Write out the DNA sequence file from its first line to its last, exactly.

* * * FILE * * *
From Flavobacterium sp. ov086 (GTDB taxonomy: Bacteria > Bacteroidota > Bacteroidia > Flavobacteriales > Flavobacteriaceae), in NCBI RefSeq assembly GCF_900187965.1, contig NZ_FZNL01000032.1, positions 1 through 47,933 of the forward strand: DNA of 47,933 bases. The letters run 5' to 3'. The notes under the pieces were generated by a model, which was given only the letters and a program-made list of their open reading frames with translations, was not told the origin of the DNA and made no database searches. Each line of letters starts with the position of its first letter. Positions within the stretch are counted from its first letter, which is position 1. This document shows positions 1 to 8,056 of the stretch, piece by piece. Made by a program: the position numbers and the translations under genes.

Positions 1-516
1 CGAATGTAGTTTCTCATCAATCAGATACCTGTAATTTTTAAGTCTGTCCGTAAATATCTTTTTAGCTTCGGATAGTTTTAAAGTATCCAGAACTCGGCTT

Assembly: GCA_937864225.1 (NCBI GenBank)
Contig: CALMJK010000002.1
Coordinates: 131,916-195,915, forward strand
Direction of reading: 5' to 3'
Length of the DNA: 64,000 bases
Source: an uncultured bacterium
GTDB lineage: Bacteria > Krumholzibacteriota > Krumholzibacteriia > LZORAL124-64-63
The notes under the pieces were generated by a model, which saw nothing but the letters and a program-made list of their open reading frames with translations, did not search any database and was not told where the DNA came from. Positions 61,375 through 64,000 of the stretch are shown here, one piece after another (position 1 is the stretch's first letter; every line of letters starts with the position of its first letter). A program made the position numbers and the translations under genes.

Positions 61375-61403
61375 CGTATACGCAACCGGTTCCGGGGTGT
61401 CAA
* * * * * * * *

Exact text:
From Flavobacterium sp. ov086 (GTDB taxonomy: Bacteria > Bacteroidota > Bacteroidia > Flavobacteriales > Flavobacteriaceae), in NCBI RefSeq assembly GCF_900187965.1, contig NZ_FZNL01000032.1, positions 1 through 47,933 of the forward strand: DNA of 47,933 bases. The letters run 5' to 3'. The notes under the pieces were generated by a model, which was given only the letters and a program-made list of their open reading frames with translations, was not told the origin of the DNA and made no database searches. Each line of letters starts with the position of its first letter. Positions within the stretch are counted from its first letter, which is position 1. This document shows positions 1 to 8,056 of the stretch, piece by piece. Made by a program: the position numbers and the translations under genes.

Positions 1-516
1 CGAATGTAGTTTCTCATCAATCAGATACCTGTAATTTTTAAGTCTGTCCGTAAATATCTTTTTAGCTTCGGATAGTTTTAAAGTATCCAGAACTCGGCTT

Assembly: GCA_937864225.1 (NCBI GenBank)
Contig: CALMJK010000002.1
Coordinates: 131,916-195,915, forward strand
Direction of reading: 5' to 3'
Length of the DNA: 64,000 bases
Source: an uncultured bacterium
GTDB lineage: Bacteria > Krumholzibacteriota > Krumholzibacteriia > LZORAL124-64-63
The notes under the pieces were generated by a model, which saw nothing but the letters and a program-made list of their open reading frames with translations, did not search any database and was not told where the DNA came from. Positions 61,375 through 64,000 of the stretch are shown here, one piece after another (position 1 is the stretch's first letter; every line of letters starts with the position of its first letter). A program made the position numbers and the translations under genes.

Positions 61375-61403
61375 CGTATACGCAACCGGTTCCGGGGTGT
61401 CAA